Vintage apparel retailer ModCloth Inc. is looking to pop-up stores to help turn around its fortunes.
Last year was rough one for ModCloth, No. 198 in the Internet Retailer 2015 Top 500 Guide. The vintage-tinged apparel e-retailer endured two rounds of layoffs to attempt to turn a profit. Meanwhile, the previously fast-growing merchant’s revenue—which jumped from $15.6 million in 2009 to an Internet Retailer-estimated $148 million in 2013—was flat year over year. Then, in January, ModCloth co-founder and CEO Eric Koger resigned.
Into the chief executive role steppedMatthew Kaness, who had been chief strategy officer at Urban Outfitters Inc. (No. 49) since May 2007. Kaness says he saw ModCloth as a brand with a lot of potential for growth and he quickly set to expand the retailer’s reach via two big initiatives: testing shoppers’ responses to physical stores and broadening and diversifying its private-label assortment.
Using an infusion of cash from a $15 million Series C funding round, ModCloth opened up a three-day pop-up “fit shop” in the lobby of its Los Angeles office. The idea is similar to Bonobos’ guide shops in that consumers could reserve a time to stop into the shop to try on clothes, have employees take their measurements, as well as buy some merchandise like home decor and vintage apparel pieces. The response was “overwhelming” he says, noting that after receiving roughly 5,000 sign-ups it had to cap reservations.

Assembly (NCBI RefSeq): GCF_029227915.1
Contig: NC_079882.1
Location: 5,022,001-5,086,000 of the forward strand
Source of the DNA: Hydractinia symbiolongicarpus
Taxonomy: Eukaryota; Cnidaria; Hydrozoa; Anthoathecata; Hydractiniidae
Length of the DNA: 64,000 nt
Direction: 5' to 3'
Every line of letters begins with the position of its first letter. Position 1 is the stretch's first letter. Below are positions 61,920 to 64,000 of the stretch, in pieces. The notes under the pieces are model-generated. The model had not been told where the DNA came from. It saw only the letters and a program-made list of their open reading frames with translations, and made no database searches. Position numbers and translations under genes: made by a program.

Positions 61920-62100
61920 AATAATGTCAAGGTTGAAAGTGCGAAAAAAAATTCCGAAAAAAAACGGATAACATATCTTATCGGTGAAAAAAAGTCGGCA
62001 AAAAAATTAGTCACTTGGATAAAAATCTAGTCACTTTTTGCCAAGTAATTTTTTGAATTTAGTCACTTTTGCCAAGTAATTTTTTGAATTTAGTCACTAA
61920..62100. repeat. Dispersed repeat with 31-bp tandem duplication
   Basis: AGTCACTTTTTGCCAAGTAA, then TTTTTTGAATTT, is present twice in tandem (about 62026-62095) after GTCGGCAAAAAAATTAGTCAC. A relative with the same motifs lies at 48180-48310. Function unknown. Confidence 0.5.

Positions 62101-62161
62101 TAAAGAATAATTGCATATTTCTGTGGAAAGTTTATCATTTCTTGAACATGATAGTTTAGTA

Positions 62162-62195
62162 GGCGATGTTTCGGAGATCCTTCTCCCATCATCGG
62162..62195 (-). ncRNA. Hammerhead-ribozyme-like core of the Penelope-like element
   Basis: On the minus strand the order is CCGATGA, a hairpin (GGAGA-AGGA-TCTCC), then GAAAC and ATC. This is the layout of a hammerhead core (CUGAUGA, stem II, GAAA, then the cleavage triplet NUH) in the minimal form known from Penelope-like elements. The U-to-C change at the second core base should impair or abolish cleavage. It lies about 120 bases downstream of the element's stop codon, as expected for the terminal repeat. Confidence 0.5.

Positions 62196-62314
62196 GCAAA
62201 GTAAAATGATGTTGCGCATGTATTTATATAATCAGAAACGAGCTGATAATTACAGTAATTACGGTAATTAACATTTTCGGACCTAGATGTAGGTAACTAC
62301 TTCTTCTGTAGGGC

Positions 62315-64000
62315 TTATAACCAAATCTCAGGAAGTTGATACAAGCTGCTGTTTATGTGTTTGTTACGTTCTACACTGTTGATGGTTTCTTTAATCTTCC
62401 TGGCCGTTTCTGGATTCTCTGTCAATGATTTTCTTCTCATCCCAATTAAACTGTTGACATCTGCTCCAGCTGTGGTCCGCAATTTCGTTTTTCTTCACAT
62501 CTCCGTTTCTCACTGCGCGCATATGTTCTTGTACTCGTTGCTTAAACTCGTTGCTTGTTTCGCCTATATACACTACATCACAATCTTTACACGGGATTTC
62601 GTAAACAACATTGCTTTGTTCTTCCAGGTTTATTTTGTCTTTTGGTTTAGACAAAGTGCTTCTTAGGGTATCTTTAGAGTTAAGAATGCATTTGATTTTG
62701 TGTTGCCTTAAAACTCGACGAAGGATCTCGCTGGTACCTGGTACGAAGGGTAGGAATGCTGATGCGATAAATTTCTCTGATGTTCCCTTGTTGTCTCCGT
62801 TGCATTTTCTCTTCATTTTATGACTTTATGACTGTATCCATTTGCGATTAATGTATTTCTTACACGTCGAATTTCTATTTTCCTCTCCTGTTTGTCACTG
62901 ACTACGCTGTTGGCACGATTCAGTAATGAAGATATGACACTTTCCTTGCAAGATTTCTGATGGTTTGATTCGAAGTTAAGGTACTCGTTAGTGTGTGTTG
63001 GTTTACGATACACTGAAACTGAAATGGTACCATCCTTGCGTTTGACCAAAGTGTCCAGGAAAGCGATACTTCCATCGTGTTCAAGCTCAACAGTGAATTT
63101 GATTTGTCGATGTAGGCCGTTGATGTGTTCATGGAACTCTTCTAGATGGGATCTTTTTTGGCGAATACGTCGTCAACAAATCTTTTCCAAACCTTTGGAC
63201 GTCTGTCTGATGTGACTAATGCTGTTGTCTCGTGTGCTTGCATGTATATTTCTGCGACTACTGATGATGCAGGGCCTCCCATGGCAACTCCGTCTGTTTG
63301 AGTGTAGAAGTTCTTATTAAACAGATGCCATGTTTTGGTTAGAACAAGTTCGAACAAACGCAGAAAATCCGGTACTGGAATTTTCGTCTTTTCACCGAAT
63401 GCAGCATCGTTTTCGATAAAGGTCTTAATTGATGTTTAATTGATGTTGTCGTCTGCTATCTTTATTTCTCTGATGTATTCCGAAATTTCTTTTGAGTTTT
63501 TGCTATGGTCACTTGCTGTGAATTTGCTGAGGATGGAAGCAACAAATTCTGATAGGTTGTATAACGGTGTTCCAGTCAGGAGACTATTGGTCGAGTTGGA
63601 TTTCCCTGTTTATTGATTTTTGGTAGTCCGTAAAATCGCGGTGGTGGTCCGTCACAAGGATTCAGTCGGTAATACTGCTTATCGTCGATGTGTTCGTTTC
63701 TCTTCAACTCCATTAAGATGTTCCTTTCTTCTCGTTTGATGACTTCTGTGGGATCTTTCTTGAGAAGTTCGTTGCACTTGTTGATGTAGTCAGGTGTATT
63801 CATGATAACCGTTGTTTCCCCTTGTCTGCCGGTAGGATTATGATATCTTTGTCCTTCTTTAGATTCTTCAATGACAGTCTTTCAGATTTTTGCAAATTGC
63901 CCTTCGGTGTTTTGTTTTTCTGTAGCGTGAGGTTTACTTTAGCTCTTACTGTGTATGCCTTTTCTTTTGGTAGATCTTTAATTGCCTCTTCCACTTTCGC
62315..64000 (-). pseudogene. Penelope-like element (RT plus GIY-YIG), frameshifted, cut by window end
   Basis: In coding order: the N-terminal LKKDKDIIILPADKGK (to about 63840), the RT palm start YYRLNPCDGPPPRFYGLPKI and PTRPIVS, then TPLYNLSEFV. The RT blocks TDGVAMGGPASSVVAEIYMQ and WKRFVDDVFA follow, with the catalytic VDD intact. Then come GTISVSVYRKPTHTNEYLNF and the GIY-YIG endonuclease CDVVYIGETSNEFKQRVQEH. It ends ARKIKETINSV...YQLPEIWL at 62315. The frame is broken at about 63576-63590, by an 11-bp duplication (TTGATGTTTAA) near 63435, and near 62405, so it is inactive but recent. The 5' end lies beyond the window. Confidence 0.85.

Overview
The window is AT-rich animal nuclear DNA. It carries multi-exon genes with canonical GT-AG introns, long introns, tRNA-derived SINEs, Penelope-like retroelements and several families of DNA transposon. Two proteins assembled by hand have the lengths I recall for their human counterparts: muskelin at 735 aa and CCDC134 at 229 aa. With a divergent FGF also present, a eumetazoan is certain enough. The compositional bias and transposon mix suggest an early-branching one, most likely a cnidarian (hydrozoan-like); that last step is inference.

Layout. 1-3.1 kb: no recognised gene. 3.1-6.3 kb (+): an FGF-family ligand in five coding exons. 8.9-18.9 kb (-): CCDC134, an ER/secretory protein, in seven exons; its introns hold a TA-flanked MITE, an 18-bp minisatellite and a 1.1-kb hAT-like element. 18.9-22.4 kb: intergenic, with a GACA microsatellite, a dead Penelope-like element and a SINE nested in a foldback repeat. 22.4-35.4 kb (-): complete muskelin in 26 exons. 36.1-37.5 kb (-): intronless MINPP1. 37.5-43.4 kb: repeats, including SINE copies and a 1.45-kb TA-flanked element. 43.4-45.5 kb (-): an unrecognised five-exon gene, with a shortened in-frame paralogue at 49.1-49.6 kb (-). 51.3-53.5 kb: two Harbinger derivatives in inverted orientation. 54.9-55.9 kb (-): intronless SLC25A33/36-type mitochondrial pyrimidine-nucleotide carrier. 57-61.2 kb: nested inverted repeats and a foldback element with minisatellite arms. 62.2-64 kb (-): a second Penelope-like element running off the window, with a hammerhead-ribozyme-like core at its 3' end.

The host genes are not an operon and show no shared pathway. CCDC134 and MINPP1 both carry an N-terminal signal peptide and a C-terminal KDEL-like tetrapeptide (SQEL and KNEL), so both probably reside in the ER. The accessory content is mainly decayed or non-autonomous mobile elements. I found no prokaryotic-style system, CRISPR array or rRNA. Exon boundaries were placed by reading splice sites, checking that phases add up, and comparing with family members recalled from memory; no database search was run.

Following the successful Los Angeles fit shop, ModCloth recently opened a San Franciscopop-up fit shop that will be open until Aug. 17. The idea is to test and incubate the concept, Kaness says, as the retailer aims to open permanent fit shops in the future. ModCloth will evaluate the store based on metrics both related to sales and customer satisfaction. “There are both hard and soft metrics that we’ll be looking at,” he says. “It’s both an art and a science.”
The retailer has also launched its own custom collection, which shoppers can buy at the San Francisco fit shop. While the retailer has always produced its own products, Kaness says it will dramatically increase the scale, including rolling out monthly deliveries.
“By having a proper branded apparel line we can better speak to the fashion community,” he says. Moreover, the effort may open the door to a wholesale business in which it sells to other retailers.
While ModCloth struggled last year, Kaness says the retailer’s new direction is helping drive growth. And after laying off a reported 100 employees last year, the retailer is hiring. It now has 350 staff, which is about 100 fewer than the 450 it employed at its peak a few years ago, but significantly more than it had at the start of the year.